I started tackling our hallway yesterday, making room for a small incubator and a chick brooder. I've been making some poultry decisions with the idea to keep things simple. As much as I love having turkeys around and in the freezer, I'm planning on abstaining from turkey poults this year. The plan is to trade a friend some of our laying ducks for a heritage turkey come fall. We will be eliminating the ducks as we need room. We are going to hatch some goslings for the summer but we are either just going to have our current goose pair, or maybe just two females next winter... Furthermore, we are going to raise less Cornish Cross, 15-20. We are going to get more strict about not keeping older layers around. So we will be butchering or selling the two year old hens to make room for the more productive ladies.
Living on a steep hillside and having a small amount of flat land, makes it difficult to have large animal pens. Thus we have ended up with a few movable chicken tractors of various sizes. We have two (three in the summer) protected chicken coop/pens. When chicks and turkeys are overcrowded there are more losses. In addition, Cornish cross grow faster than layers. Ducks and turkeys all grow at different paces. So, while I have read about people raising all various species in the same pen with success - I find that the layers do better on their own as do the ducks and turkeys. There is less crowding, less stress, less bullying and fighting. As a result we have ended up raising four turkeys in one moveable coop, pullets or ducklings in another tractor, adult layers in the top coop, and ducks or growing pullets in the other two. This makes for lots of juggling of birds, multiple feed/water stops to make each day =more labor and time.
This year I am hoping to swing into the feed store and pick up thirty to forty sexed laying chicks at one time. I'll pick up meat birds a few weeks later. The laying pullets should all fit into the bottom chicken coop/pen for the summer. The Cornish will go into our largest moveable tractor. I've yet to figure out what to do with the geese. I think they'll go into another moveable tractor, but be let out to roam if they can behave themselves. So, we still end up having birds in four locations. However the Cornish are short lived. The geese possibly temporary. Leaving us with two pens and lots of productive layers going into winter.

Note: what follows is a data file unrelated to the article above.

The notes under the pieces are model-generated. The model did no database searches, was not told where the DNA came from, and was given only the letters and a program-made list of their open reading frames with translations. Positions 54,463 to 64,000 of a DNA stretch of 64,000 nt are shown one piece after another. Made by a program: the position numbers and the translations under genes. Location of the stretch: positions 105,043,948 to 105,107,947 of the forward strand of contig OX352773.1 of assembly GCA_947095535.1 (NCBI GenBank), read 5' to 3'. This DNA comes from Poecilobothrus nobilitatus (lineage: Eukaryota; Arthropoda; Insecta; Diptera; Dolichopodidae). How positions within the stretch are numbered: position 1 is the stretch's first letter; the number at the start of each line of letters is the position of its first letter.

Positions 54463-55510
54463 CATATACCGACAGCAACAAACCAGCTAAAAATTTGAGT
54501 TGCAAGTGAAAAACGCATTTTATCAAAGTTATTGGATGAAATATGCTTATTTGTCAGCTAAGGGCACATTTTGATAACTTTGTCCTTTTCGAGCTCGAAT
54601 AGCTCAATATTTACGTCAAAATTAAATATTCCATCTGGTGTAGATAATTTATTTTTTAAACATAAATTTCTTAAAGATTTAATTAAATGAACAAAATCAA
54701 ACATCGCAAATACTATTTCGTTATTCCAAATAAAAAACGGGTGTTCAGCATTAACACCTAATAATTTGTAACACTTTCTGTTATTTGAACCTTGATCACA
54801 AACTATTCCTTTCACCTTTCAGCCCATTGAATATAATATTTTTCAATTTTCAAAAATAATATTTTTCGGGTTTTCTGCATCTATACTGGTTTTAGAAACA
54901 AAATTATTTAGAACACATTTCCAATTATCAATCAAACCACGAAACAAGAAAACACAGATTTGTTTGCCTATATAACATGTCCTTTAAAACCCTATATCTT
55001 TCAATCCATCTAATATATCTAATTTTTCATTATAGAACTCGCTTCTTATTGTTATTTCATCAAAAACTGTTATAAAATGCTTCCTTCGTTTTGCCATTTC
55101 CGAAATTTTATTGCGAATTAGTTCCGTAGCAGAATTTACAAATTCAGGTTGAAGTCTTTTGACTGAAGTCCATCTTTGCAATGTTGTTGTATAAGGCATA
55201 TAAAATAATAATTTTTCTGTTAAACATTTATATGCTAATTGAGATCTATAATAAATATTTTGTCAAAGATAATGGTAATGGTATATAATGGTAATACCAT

I am interested in dual purpose breeds. Breeds that handle confinement well. Gentle, docile, friendly breeds. They also need to lay fairly well. And I want the hens to be big enough to be worth butchering, five to six pounds. Cold hardy and laying well in winter are other obvious considerations. I do like pretty birds, colorful feathers, kind faces. I am also drawn to heritage breeds. I am in love with the idea of raising hens that were common one or two hundred years ago.
In the past I've ordered birds through various hatcheries. It tends to be more expensive and risky. This year I decided to go through our feed store exclusively and let them take the risk for me. They have a special order list that peaked my interest but when I looked up the specific breeds at the hatchery, all the birds I was interested in are already sold out. I'll remember to order in December next year! So, working with what our feed store will be bringing in, This is what I plan on getting and what I've read about them;
- Silver Wyandottes, four eggs/wk, 200 eggs a year. Handle confinement well. Hardy. Dual purpose, easy going temperament, good winter layers. Pretty.
- Delawares, four eggs/wk, large brown eggs. Heavy breed, matures quickly, good broiler. Quiet, friendly, adapts well to confinement.
- Welsummers, decent layers of lovely dark brown eggs. Gentle, sweet, handles confinement well. Lovely plumage. 6lb. females. (although shorter laying season).
- Ameraucanas, lay beautiful blue and green eggs. I find these birds to be a bit flighty, small in carcass size and to have a shorter laying season and to mature slowly. However, their lovely eggs make up for their shortcomings.
- Black Sex Links, these are not heritage. However, these have been our best layers over the last four years. They are gentle, mellow, friendly birds who mature quickly and lay large brown eggs through the winter.
On side notes, our friends who raised a pig for us two years ago in exchange for buck service for their does, have decided to do so again for us. So, yeah pig and not having to keep one ourselves - yet. I think I've finally figured out a better location for my bees, our unused greenhouse in the trees. We have a greenhouse that was built above our buck stall (once upon a time prospective Sauna). My plan is to take out a south facing window and set the hive up against the opening. That way the bees flight path will be above our heads, but they will be in a prime sunny warm location. We have two very pregnant does due the first week of April. I am getting excited. Thinking of C names, Clary, Calla Lilly, Calypso, Camelot, Cleopatra... I've been reading an awesome book - must have for all goat owners; The Accessible Pet, Equine and Livestock Herbal, by Katherine Drovdahl )Fir Meadow. I'm planning on sharing some of what I've been reading soon. Happy Spring everyone!